Readers of Adventure Cycling Magazine have been treated with colorful stories of bicycle travel all over the world, from the homelands of America to the far reaches of almost every continent.
We have read tales of friendly people sharing their homes, couches, and tables. Riders shared their struggles with rugged roads, relentless climbs, searing desert crossings, gnarly dog chases, crowded cities and sleeping under star-lit nights in many of the most remote places on earth.
Where else can bicycles take us?
How about outer space?
At the Green Bike Coop, in the small coastal town of Waldport Oregon, volunteer Chuck Lott is using old bike parts to take us to see the wonders of the cosmos.
He has built several telescopes out of wheel rims, stretched cables, handle grips and other parts he found in the Co-op’s recycle bins.
The Co-op is known for never throwing away a part that may be found useful by some bike enthusiast.
Parts have also been given to artists, gardeners, welders, fisherman, crabbers, oyster farms and hobbyists of all kinds.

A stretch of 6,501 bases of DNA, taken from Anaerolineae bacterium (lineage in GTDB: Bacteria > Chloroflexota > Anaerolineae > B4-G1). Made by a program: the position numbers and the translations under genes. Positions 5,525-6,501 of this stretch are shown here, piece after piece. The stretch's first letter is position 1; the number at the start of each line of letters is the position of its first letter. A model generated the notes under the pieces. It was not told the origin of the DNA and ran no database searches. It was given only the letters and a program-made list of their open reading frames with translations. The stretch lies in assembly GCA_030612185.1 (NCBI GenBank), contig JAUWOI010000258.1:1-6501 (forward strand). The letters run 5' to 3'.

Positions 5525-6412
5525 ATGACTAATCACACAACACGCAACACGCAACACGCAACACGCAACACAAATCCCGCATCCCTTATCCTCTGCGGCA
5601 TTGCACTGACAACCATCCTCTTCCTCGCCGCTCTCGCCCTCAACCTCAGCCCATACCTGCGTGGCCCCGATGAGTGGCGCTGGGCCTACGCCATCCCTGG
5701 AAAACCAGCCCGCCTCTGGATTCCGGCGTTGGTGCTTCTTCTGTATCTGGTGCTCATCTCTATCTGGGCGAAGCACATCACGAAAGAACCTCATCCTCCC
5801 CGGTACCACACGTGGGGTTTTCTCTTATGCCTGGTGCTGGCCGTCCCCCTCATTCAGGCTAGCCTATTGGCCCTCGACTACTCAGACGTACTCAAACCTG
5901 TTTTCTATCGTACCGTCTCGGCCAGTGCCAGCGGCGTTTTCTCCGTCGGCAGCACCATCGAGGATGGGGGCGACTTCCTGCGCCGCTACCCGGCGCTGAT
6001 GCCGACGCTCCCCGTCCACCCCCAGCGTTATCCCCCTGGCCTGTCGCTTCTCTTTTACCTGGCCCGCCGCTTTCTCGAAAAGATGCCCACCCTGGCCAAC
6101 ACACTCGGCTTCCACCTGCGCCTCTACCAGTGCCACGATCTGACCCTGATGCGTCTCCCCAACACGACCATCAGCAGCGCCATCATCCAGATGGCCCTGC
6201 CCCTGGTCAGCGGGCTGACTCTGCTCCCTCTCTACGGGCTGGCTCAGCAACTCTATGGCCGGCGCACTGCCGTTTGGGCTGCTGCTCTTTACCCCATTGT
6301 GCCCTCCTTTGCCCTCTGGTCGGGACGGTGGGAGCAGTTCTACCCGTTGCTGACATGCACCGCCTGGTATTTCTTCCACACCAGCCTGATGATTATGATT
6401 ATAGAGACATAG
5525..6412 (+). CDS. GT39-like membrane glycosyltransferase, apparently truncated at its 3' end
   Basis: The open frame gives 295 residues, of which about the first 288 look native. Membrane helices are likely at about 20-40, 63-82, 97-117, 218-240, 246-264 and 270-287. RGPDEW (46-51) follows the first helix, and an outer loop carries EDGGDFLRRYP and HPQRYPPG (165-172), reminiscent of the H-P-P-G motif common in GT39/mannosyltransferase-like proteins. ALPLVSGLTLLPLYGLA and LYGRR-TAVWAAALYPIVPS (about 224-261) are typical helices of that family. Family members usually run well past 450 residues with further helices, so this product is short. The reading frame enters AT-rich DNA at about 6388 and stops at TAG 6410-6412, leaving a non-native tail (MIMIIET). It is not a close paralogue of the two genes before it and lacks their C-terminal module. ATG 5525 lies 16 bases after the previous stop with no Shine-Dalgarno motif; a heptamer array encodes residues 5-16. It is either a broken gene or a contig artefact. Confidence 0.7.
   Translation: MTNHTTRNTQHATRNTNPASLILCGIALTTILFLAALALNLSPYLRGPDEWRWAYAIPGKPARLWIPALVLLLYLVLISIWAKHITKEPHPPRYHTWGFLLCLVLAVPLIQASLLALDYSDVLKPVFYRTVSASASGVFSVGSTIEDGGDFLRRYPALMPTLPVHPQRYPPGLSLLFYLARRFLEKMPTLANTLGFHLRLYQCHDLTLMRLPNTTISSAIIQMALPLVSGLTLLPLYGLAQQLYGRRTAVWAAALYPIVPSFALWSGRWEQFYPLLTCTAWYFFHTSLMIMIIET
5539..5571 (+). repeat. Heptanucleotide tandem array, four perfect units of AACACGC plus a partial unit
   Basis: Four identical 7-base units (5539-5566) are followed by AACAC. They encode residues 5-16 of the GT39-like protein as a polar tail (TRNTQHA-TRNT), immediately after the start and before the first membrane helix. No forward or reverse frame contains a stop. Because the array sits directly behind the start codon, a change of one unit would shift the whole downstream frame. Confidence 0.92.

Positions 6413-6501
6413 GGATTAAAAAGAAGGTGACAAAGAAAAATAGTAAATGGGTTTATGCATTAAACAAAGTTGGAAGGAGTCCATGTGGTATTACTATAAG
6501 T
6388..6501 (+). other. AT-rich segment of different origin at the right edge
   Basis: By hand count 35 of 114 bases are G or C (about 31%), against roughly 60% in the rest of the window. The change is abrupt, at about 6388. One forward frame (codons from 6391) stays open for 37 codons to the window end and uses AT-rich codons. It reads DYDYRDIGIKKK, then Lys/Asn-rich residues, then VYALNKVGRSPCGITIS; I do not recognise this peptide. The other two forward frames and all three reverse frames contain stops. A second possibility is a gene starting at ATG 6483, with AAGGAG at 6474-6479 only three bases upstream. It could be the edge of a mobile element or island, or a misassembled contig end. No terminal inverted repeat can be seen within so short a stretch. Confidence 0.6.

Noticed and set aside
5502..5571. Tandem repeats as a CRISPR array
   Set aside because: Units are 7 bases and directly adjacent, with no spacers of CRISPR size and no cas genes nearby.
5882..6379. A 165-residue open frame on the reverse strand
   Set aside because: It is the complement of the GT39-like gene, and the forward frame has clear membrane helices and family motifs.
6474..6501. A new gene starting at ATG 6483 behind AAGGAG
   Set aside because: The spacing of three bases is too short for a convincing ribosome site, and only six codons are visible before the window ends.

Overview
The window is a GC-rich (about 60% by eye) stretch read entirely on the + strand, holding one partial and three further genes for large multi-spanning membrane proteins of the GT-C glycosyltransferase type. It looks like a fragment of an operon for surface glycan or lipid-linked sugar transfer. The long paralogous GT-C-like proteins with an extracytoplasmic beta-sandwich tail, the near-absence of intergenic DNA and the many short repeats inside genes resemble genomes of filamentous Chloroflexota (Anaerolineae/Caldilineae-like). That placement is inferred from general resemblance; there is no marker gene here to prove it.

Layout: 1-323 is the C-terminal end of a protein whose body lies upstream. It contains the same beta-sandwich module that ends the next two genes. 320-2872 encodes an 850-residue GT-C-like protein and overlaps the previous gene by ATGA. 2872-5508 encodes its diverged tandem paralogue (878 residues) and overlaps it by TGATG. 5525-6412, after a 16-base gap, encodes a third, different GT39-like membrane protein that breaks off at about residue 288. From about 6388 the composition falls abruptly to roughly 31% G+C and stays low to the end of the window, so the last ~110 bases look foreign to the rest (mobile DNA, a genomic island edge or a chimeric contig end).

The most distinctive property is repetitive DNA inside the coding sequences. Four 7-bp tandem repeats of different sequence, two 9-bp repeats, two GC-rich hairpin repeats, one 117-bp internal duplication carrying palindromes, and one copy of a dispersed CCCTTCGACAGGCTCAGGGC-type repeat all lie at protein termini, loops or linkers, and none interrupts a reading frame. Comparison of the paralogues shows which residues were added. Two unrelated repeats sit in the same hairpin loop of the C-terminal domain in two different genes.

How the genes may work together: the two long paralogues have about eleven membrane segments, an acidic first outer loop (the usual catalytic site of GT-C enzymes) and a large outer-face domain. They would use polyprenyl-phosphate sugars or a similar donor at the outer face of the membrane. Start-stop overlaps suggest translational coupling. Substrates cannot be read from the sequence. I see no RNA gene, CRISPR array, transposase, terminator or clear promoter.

Chuck, an astronomy enthusiast, saw that bike rims could be cut into arc shaped supports and brake and shift cables were perfect for aligning the lenses and mirrors.
His completed telescopes are capable of viewing distant stars, planets, galaxies and the vast unknown.
The style of Chuck’s scopes is known as “pseudoball” or “sudiball”, terms describing the absence of a ball and socket rotation device used on traditional telescopes for aiming.
This design eliminates much of the weight associated with the ball and socket design.
One of Chuck’s peers in the world of amateur astronomy said of Chuck, he is appreciated for “… the ferocity with which he brings the faintest spark of an idea into splendid reality”.
Chuck’s imagination has been put to work at the Bike co-op in a number of other ways, from designing replacement parts for older bikes to fabricating unique tools, including a laser lit wheel truing guide.
Hundreds of bicycle tourists heading down the west coast of North America have stopped in to visit the Co-op.
Most sign the guest book, many take pictures and others scrounge for parts; all this, of course, after free use of the floor pumps, work stands, bathroom and wi-fi.
The Co-op has helped riders from every corner of the world.
What they all have in common is their love of cycle touring and their set of Adventure Cycling maps displayed across their handlebars!
Green Bike Co-Op began as a community bike sharing program with a fleet of 100 “green bikes” available at no cost for anyone to ride.
The Co-Op evolved into a multi-service bike shop which offers tune-ups, rentals, repairs, loaners, sales, use of tools and classes on bike maintenance.
Green Bike is a community non-profit program under the umbrella of the Seashore Family Literacy Center.